Bollywood studios eye profits at last as India goes smartphone mad

Wed Apr 6, 2016 3:15pm EDT
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By Himank Sharma

MUMBAI (Reuters) - India's all-singing, all-dancing movie hits capture the attention of hundreds of millions of fans - but they generate precious little in box office profits for the world's largest cinema industry.

Now, with smartphone sales booming and India preparing for nationwide 4G Internet access, India's film and TV industry hopes the ease of tapping your phone for the latest release will generate profits at last, overcoming the problems of woefully few cinemas and rampant piracy.

India has about 10,000 cinema screens across a country of 1.3 billion - 8 for every million people, compared with 120 in the United States and 30 in China, according to digital film distribution network UFO Moviez.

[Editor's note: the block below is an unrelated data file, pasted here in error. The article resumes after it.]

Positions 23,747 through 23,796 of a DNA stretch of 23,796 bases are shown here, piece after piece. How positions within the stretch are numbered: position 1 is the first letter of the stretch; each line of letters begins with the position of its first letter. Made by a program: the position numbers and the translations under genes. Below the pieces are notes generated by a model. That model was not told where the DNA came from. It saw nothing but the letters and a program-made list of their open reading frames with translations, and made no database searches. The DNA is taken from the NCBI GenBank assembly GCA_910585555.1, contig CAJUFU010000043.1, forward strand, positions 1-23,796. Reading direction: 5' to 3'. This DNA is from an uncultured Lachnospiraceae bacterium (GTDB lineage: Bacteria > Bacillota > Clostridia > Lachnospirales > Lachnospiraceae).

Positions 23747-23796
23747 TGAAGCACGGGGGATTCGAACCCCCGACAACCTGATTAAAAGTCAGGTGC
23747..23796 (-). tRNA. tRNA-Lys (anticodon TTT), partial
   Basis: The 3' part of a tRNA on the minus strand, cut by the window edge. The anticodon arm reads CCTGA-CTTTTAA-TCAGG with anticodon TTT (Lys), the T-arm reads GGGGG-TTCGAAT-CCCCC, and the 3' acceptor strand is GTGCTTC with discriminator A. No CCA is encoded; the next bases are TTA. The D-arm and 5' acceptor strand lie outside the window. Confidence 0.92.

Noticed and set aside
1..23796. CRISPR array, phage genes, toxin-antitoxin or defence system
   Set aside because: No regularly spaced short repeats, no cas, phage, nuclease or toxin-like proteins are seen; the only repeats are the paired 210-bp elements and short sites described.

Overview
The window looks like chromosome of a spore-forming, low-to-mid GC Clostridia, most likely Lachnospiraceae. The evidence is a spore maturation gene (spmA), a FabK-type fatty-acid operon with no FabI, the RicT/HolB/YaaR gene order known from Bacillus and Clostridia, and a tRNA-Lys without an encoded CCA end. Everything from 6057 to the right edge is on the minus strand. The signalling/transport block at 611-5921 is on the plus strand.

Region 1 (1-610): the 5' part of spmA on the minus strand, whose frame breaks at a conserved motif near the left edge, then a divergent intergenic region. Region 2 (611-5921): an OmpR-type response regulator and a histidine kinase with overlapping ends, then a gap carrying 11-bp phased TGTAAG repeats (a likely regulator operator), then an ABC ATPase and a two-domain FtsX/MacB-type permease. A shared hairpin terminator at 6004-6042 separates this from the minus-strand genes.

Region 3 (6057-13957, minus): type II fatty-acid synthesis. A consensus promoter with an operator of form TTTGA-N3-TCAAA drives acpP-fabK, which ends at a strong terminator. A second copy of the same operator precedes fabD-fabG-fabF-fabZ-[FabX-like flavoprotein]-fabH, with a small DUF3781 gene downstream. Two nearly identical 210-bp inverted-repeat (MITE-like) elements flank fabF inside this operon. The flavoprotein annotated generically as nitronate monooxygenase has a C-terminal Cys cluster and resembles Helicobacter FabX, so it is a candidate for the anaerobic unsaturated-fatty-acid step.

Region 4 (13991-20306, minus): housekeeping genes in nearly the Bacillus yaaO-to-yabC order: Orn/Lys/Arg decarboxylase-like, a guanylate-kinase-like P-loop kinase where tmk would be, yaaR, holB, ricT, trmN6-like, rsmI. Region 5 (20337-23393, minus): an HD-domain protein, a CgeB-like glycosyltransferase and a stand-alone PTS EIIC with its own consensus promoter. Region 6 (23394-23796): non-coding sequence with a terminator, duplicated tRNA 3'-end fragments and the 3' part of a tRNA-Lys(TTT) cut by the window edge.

That low density means that for most Indians, pirated content is the only way to see movies, costing the industry some 30 percent of potential annual gross collections.

"Even if we can manage to get a small fraction of the people to pay on their phones, you are looking at a market that can potentially become bigger than the box office," said Girish Johar, head of revenue at Essel Vision Production, part of Zee Entertainment Enterprises, one of India's largest media groups.

The profit boost for studios will in large part be driven by the rush for local-language content from platforms like Netflix Inc, which launched in India this year and is aggressively adding to its Hindi-language catalog.

Homegrown rivals, though keen to forge partnerships with online streaming companies, are introducing their own platforms, a new revenue stream for production firms that earn little from either cinemas or DVD sales.

And the numbers add up.   Continued...

Commuters watch videos on their mobile phones as they travel in a suburban train in Mumbai, India, April 2, 2016. REUTERS/Shailesh Andrade